Math and learning disorders
Math is a very concrete and exact subject. If you ask a child to tell you how much is 7 plus 3, the answer can’t be approximated, it has to be very precise to give the right answer. You are either right, or either wrong. And usually, children don’t get point for being almost right. So, more than any other object, math is causing anxiety because of the fear to be wrong, the fear of negative evaluation.
Because it is a “cumulative subject” (Brian Butterworth) knowledge is constructed so the new information is based and linked to the previous one. If you skip some content, the following one is less accessible. Making sustained progress in learning math is a very challenging process for people with Specific Learning Disorders.
The SLD are named Specific Learning Disorders because they are not the consequence of visual, hearing, or motor disabilities, nor mental retardation, emotional disturbance, or environmental, cultural, or economic disadvantage. They can affect cognitive development of one or more ability such as speaking, reading, writing, doing mathematic, plan and coordinate motor task.
The SLD do not have a cause determined by:
- Physical disabilities
- Mental disability or developmental delays
- Psychological or sensory problems
- Socio-cultural factors
Here is a list of the SLD:
- Dyslexia – Difficulty with reading and spelling
- Dysgraphia – Difficulty with handwriting and some fine motor skills
- Dyscalculia – Difficulty with arithmetic and mathematics
- Dysphasia – Difficulty to produce and understand spoken language
- Dyspraxia – difficulty with gross and fine motor coordination which is classified as Developmental Coordination Disorder and not as specific learning disorder but has an influence on students learning process
Even though many learners are affected by SLD, the estimation of their quantity differs. The European Dyslexia Association estimates that between 5 to 12 percent of the population have at least one SLD.
We already mentioned that for most people (including teachers, educators and decision-makers), mathematics is somewhat a complicated subject that can only be taught in a formal way. Many of us struggled with the queen of science and reasoning of the many abstract concepts but for students with SLD some of the tasks are very hard to overcome.
The biggest challenges in mathematics for students with SLD:
- making sense of numbers and how they work
- understanding the symbols and remembering the vocabulary
- understanding shapes: symmetry, relative size, their quantity and how to manipulate them
- weak long term and short-term memory which is necessary to automatize math procedures in calculus
- using drawing tools due to poor fine motor skills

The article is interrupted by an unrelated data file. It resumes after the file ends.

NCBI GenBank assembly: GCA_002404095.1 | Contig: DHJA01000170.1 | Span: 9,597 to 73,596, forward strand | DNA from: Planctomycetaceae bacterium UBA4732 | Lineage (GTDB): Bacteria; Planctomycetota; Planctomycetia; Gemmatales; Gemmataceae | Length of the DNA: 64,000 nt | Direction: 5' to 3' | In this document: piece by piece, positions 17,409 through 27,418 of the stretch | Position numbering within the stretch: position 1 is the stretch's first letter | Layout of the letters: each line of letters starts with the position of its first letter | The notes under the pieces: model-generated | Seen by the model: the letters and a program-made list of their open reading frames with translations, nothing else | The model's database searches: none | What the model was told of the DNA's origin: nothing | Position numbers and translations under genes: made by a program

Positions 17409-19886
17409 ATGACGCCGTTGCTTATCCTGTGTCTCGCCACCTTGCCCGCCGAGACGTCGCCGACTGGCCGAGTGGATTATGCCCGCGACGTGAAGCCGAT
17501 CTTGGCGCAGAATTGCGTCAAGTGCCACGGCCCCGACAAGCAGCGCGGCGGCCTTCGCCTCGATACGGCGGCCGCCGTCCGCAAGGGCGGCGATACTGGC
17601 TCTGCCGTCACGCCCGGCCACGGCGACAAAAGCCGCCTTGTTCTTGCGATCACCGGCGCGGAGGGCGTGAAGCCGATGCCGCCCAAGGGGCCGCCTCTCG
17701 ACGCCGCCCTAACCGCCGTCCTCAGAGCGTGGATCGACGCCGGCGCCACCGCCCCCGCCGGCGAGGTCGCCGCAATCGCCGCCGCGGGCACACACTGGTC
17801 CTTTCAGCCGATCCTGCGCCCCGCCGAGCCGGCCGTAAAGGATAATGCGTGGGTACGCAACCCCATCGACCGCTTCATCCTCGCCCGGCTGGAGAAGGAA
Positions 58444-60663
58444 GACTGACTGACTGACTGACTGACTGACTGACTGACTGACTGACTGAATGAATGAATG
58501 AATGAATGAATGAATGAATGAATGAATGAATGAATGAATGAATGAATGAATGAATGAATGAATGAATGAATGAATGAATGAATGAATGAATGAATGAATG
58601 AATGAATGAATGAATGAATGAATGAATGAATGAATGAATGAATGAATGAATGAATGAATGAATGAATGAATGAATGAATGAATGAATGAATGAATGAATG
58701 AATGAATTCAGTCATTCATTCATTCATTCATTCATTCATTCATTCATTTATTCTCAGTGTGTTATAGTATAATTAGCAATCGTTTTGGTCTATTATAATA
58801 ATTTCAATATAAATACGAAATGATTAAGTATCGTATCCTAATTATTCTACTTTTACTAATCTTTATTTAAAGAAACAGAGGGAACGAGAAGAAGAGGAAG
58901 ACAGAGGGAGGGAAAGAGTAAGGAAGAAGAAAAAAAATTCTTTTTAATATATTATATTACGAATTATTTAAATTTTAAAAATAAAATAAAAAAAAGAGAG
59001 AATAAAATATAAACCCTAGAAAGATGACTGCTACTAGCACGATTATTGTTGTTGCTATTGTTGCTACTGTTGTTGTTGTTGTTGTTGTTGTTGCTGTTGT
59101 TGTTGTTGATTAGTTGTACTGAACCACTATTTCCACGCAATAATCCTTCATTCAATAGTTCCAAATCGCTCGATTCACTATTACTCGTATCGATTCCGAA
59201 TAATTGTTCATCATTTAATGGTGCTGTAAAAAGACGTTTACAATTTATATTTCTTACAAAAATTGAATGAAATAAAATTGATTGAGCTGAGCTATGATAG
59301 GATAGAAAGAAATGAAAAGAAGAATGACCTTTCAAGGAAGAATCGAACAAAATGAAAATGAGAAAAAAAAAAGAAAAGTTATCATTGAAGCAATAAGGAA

- reading and organizational difficulties make it harder to solve multistep problems and tasks
- remembering multiplication tables that requires trying several approaches to find the most suitable
Making mathematics more “dys-friendly” starts by communicating with the student: getting to know what they like, how they approach the tasks and what discourage them during the process.
Here are some tips for teachers that could be beneficial for all students with SLD:
- using real objects that can be manipulated to explain geometry
- advise students to read problems aloud and help them to break the tasks in the smaller steps
- start a lesson with the outline of what is going to be learnt today and finish with a small recap of most important information’s
- increase comprehension by explaining recalling vocabulary and symbols in a form of math dictionary
- minimizing as much as possible the abstract aspect of mathematics by linking tasks with real life examples and applicability
- use books and photocopies with large print and big spaces between lines and paragraphs (line spacing of 1.5 is preferable). Font size should be 12-14 point. It is recommended to use a plain, evenly spaced sans serif font such as Arial and Comic Sans. Others: Verdana, Tahoma, Century Gothic and Trebuchet Remember that one size does not fit all and you should test it with your students to see what works best for them.
Using VR technology offers great opportunity to strengthen visualizing skills that are essential to learning mathematics. Algebra relies on a compressed system of written symbols with specific vocabulary, and it requires to automatize calculation tasks; whereas geometry relies on understanding shape, symmetry, relative sizes and quantities, how to manipulate them and how on trace them precisely on paper.
Logopsycom is working on an Erasmus Plus project: Math Reality that will use Virtual Reality in teaching mathematics. First testing will come in spring 2020!